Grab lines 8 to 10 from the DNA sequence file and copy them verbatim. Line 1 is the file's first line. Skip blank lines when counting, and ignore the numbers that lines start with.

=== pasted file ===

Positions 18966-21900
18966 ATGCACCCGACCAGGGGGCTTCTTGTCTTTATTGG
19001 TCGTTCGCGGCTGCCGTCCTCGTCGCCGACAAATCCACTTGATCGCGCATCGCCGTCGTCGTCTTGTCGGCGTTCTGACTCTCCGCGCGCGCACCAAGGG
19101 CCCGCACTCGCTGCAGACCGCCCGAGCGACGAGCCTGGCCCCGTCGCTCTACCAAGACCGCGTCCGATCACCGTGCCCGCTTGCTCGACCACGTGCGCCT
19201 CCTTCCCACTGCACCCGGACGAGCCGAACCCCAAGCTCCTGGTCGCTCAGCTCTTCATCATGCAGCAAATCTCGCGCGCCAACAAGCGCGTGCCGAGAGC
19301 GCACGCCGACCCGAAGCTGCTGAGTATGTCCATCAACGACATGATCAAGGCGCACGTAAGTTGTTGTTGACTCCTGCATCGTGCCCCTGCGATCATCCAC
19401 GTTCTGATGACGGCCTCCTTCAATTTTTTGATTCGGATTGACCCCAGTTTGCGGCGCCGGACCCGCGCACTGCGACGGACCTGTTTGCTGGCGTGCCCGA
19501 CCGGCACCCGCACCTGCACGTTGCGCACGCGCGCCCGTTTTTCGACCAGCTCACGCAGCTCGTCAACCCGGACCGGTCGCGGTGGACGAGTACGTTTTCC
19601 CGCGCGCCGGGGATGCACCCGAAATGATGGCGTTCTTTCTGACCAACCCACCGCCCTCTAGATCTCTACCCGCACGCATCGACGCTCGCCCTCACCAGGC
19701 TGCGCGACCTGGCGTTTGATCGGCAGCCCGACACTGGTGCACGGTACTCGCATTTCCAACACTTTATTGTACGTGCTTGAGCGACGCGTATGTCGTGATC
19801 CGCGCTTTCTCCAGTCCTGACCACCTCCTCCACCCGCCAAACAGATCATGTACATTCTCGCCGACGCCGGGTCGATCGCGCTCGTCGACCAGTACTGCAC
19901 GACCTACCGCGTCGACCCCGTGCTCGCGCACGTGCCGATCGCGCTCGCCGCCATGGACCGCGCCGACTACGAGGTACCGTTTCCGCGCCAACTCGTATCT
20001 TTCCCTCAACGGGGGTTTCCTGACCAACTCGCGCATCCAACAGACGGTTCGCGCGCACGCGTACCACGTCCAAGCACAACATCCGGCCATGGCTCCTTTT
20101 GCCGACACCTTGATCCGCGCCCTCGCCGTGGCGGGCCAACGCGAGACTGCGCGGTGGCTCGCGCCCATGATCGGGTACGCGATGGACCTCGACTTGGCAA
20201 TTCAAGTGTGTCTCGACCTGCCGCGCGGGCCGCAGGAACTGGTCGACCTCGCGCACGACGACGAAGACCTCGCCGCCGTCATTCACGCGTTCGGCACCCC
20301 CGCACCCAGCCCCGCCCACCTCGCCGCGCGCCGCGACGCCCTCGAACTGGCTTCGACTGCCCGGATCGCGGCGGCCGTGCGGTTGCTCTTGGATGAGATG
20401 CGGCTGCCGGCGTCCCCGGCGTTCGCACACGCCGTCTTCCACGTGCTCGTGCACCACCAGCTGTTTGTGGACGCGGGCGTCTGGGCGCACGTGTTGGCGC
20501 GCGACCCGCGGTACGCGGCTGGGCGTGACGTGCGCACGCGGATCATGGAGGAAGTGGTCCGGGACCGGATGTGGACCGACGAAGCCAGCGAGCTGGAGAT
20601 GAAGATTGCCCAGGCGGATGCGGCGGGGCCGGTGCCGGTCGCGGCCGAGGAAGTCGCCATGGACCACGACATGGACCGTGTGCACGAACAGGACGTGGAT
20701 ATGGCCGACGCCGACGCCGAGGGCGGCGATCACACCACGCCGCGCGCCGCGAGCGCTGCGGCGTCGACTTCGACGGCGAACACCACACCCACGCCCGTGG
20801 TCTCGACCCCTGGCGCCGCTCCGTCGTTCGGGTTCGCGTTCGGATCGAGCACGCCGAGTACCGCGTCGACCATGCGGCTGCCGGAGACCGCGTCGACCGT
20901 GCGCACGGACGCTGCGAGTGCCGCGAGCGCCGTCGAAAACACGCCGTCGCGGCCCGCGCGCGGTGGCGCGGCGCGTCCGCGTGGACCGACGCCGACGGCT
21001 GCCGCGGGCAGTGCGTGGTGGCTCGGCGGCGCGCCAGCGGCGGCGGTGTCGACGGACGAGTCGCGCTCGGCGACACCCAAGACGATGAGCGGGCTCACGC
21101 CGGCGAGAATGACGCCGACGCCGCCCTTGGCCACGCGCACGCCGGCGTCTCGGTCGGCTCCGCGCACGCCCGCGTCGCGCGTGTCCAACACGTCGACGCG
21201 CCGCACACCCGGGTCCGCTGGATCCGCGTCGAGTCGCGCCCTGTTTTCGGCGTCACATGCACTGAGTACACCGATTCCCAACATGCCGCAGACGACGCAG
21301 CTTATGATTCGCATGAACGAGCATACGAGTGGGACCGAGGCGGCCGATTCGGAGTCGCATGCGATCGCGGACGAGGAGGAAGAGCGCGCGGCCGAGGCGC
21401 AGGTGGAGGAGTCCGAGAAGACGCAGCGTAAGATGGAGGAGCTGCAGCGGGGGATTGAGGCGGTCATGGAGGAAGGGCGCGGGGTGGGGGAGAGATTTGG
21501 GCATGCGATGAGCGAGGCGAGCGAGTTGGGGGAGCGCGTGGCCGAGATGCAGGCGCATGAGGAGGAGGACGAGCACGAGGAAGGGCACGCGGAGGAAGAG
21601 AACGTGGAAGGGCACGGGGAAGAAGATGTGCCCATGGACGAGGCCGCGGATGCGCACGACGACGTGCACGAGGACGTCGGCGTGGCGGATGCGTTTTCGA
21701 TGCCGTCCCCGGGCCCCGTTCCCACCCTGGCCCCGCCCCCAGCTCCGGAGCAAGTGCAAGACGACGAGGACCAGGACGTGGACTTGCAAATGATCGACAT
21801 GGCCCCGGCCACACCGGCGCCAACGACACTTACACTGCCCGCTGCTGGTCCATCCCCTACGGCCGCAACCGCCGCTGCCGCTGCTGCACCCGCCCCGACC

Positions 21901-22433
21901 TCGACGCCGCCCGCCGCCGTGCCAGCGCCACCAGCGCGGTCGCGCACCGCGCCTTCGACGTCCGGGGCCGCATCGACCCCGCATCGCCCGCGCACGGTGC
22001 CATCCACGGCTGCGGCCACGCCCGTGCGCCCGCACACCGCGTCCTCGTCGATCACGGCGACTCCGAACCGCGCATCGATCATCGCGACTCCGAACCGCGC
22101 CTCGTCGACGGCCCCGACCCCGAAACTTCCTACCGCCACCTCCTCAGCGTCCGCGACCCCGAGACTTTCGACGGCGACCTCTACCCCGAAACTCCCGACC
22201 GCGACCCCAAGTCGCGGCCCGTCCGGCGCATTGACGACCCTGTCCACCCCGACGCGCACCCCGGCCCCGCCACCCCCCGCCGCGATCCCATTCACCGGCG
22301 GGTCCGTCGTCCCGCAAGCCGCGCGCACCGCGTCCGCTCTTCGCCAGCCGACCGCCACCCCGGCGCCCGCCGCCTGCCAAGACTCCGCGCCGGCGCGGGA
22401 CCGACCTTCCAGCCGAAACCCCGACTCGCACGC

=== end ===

19501 CCGGCACCCGCACCTGCACGTTGCGCACGCGCGCCCGTTTTTCGACCAGCTCACGCAGCTCGTCAACCCGGACCGGTCGCGGTGGACGAGTACGTTTTCC
19601 CGCGCGCCGGGGATGCACCCGAAATGATGGCGTTCTTTCTGACCAACCCACCGCCCTCTAGATCTCTACCCGCACGCATCGACGCTCGCCCTCACCAGGC
19701 TGCGCGACCTGGCGTTTGATCGGCAGCCCGACACTGGTGCACGGTACTCGCATTTCCAACACTTTATTGTACGTGCTTGAGCGACGCGTATGTCGTGATC